About JBEN

My name is Jeff Benefield and I used to go by the trail name, “JBEN.”  However in May 2017 on a hike to Damascus, Virginia for Appalachian Trail Days, my normal hiking buddies ( Chris “Daddy’$Money” Russell & Josh “TrailDaddy” Belcher ) renamed me to “JOHNNY CASH…”  The reasoning behind the conversion to that of “The Man In Black…” was due to the fact that all of my gear and trail clothing is black.  Hence forth when you meet me on the trail I very well may greet you by saying…

“Hello, I’m Johnny…Johnny Cash!”

I am married with 3 children and live in Gardendale, Alabama.  My wife, Joy, enjoys dayhiking…however she doesn’t care at this point to go into the backwoods with me.  She says she will after the kids are grown.  That will be in 18 or so years because they are just babies.

My children are the range from toddler to teen-ager.  The 2 boys are still too young to go and my daughter is a girly girl that doesn’t desire to get the trail on her in the form of dirt.  She loves the shows I watch in regard to the outdoors, however…that is as far as it goes. The sons shows signs of strong desire for the outdoors and I am counting down the days until we hit the trail together.

I started hiking as a hobby in 2010. What started out as a basic over-packed & weighted camping trip into the Sipsey Wilderness with 2 buddies turned into something bigger.  I had found it…my decompressing release.  From then on, I was hooked.

I had to find more wilderness areas where I could stretch myself for adventure.

Since 2010, I have found pouring over anything hiking or outdoors related.  Buying gear and retiring it because I didn’t need it or it didn’t work well with me. Reading books from all kinds of genres. Cody Lundin, Bear Grylls, Les Stroud, Dave Canterbury, Andrew Skurka, the famed John Muir, and most recently Creek Stewart.  These authors and TV personalities have all fed my desire to be outside when I couldn’t.  Anything about the AT, PCT, JMT, GSMNP, BMT, CDT, GET, and my beloved Pinhoti Trail were fair game for my outdoors consumption.

My new desire to spend as many nights in the woods of the Southeast as I wanted , I knew I had to get comfortable with being solo.  My hiking buddies were not as flexible as me in work and they didn’t have the desire to cover miles like me.  Then there were buddies, who were simply like that of what Andrew Skurka described in his book, “just campers.”  There is a difference between “Camper” and “Hikers.”  Hikers will be content just camping, however that is a one-way street as campers will not enjoy pounding out the miles in an attempt to do a 20 mile day.  So with all of that said…, I had to get comfortable being solo.  So I did… Logging multiple trips by myself with a few buddy hiking trips and more buddy camping excursions.

I have no doubt, my 1st pack weighed in well over 50+lbs.  I knew I had to cut weight, and cut weight, and cut weight as the 20 mile per day trips mounted. That’s like losing a small child of you back…thus your knees.  The days of carrying just incase were over! I removed tags, changed over to silNylon items, then changed again to Cuben Fiber items and got rid of things I simply did not use.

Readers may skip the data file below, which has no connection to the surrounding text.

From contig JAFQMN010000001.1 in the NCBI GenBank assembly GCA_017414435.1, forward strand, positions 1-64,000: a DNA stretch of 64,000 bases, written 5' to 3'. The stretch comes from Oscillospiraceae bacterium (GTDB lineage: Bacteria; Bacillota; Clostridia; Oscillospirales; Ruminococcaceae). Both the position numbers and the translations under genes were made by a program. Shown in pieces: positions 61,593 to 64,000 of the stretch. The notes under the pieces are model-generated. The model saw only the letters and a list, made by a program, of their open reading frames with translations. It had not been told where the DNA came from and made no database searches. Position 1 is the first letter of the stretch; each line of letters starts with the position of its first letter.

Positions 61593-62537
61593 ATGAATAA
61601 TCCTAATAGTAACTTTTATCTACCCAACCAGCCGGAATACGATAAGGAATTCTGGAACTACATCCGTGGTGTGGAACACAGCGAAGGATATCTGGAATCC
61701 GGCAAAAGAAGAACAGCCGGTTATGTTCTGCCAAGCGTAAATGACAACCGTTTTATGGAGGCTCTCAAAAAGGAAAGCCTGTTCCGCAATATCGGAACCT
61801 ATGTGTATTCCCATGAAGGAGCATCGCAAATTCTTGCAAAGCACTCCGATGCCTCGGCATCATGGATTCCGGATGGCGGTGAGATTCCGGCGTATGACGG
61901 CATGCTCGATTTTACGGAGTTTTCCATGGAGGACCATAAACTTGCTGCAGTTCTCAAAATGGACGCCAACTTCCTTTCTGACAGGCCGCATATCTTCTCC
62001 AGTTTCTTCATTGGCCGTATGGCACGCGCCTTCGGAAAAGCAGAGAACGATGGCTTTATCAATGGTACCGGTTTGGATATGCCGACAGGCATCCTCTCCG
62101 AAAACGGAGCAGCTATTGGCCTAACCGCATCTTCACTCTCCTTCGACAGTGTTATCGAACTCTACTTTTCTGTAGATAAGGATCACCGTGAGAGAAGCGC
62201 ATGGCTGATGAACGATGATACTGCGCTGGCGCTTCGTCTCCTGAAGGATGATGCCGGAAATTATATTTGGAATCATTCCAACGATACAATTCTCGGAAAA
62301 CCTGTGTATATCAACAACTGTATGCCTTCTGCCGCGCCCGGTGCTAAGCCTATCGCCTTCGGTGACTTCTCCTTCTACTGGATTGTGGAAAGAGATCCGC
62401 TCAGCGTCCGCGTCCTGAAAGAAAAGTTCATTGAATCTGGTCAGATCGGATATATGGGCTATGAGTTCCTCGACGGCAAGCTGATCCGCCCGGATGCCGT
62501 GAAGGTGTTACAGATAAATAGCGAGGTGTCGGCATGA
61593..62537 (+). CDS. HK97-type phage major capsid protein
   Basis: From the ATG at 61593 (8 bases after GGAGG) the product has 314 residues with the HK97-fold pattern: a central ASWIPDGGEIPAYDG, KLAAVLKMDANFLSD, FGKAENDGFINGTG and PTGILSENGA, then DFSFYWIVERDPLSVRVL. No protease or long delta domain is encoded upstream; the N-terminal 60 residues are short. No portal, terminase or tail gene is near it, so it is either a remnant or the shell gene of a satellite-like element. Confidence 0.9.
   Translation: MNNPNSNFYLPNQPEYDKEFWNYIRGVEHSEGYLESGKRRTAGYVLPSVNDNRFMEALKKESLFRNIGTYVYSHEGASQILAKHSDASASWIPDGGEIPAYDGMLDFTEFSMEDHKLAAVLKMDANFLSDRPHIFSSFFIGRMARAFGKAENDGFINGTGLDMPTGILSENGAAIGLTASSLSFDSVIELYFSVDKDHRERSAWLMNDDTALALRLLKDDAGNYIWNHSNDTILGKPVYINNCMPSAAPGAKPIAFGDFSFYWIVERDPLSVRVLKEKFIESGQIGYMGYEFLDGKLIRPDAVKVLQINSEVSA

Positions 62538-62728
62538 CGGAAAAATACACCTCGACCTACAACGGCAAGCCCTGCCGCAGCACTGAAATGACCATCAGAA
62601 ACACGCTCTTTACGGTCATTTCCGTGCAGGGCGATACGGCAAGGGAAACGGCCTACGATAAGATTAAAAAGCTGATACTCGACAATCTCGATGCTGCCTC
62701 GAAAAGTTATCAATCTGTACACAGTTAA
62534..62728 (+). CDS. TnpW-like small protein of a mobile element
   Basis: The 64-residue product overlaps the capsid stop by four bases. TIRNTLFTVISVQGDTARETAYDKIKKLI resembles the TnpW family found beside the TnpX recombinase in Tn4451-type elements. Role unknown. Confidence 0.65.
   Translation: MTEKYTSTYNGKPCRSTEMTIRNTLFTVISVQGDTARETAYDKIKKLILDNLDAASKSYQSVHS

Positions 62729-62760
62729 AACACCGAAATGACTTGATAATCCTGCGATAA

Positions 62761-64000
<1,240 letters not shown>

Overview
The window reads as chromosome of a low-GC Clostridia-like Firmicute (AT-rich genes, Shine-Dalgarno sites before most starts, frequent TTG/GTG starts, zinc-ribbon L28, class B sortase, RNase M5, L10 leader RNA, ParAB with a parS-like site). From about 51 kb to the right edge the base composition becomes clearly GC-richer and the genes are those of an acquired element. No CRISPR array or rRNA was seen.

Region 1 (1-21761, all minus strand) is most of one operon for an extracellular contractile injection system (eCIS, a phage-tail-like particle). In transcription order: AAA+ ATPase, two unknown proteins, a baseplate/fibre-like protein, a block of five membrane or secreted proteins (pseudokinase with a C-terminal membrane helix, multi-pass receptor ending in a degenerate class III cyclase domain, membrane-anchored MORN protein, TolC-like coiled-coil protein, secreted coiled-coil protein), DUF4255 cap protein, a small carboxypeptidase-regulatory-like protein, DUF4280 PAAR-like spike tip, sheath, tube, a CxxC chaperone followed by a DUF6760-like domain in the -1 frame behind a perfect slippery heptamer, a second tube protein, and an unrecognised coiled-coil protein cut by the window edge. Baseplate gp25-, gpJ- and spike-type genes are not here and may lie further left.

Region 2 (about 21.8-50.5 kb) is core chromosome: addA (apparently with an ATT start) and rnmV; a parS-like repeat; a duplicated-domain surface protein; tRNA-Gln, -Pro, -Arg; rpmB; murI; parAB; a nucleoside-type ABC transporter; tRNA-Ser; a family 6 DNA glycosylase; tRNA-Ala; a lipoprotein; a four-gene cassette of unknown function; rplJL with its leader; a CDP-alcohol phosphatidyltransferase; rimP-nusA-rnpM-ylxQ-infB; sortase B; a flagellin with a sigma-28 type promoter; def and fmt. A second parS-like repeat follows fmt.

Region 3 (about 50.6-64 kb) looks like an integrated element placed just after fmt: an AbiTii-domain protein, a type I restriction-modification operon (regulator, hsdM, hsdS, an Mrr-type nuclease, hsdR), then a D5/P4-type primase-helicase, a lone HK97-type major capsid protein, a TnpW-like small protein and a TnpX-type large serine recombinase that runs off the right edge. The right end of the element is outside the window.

I will continue down this lighter path and proclaiming the UL gospel to anyone that will listen! This continuing and never-ending endeavor will pay dividend as I age and desire to continue romping around our forests until my heavenly homecoming exit.

Until next time…,




Add yours →

  1. Read your article and enjoyed it very much. I live on the coast of Alabama and have section hiked the AT for the last 3 years and each time found it an” adventure” like you say. I hope to go again in the fall but will hike Sipsey within the month. Anyway , stay safe and happy trails . Rick

    Liked by 1 person

    • Glad you enjoyed it. There is still a lot of adventure left out there on the AT and other trails. Seek out Alabama’s own little AT…”The Pinhoti.” There’s a wonderful loop incorporating the Pinhoti/Chinnabee/& Skyway trails. Very do-able on a Weekend. You will not be disappointed! I’m not far from the Sipsey and have adventured there frequently. That place is truly special…
      Stay SAFE as well,


  2. look forward to seeing you, jben, on the Meetup Pinhoti hike. Keep in touch for some AT section hikes. I lack 240 mi in VA ( the part west of I-81), MD-PA, and lack all north of Goose Pond / Lee Mass. Also want to hike BMK and sections of trails out west. Edwin


    • Like I posted, I’m definitely looking forward to putting names to faces that I’ve seen on FB. I’m just now getting out of Alabama to the AT. I plan to section as much as life will allow. Sounds like you are well ahead of me on the AT. My ultimate bucket list hike is the JMT…however, it all depends on life and how much it will allow. See you on the Pinhoti…


  3. HI JBen,
    Enjoyed your blog! My husband and I are gearing up to hike a flip flop of the AT in 2016. To prepare we are planning to hike on the Pinhoti in the next few weeks. We are older and retired but able. We ride our bikes an average of 100 miles a week on the Chief Ladaga Trail. We could use information about people who shuttle. I noticed your mention of Blister Bob. If you have any contacts you would share it would be greatly appreciated.


    • Mrs.Brenda,
      Unfortunately, I believe Blister Bob stopped shuttling hikers 2-3 yrs ago.
      Go to the PinhotiTrailAlliance.com to see if Solo has updated the shuttles list. I know Callie at the Coosa Hostel shuttles hikers these days.
      Thank you for the wonderful comment in regard to my blog. The Pinhoti is a jewel secretly tucked away on the most southernmost Appalachian mountain chain. It will not disappoint!
      Happy hiking….


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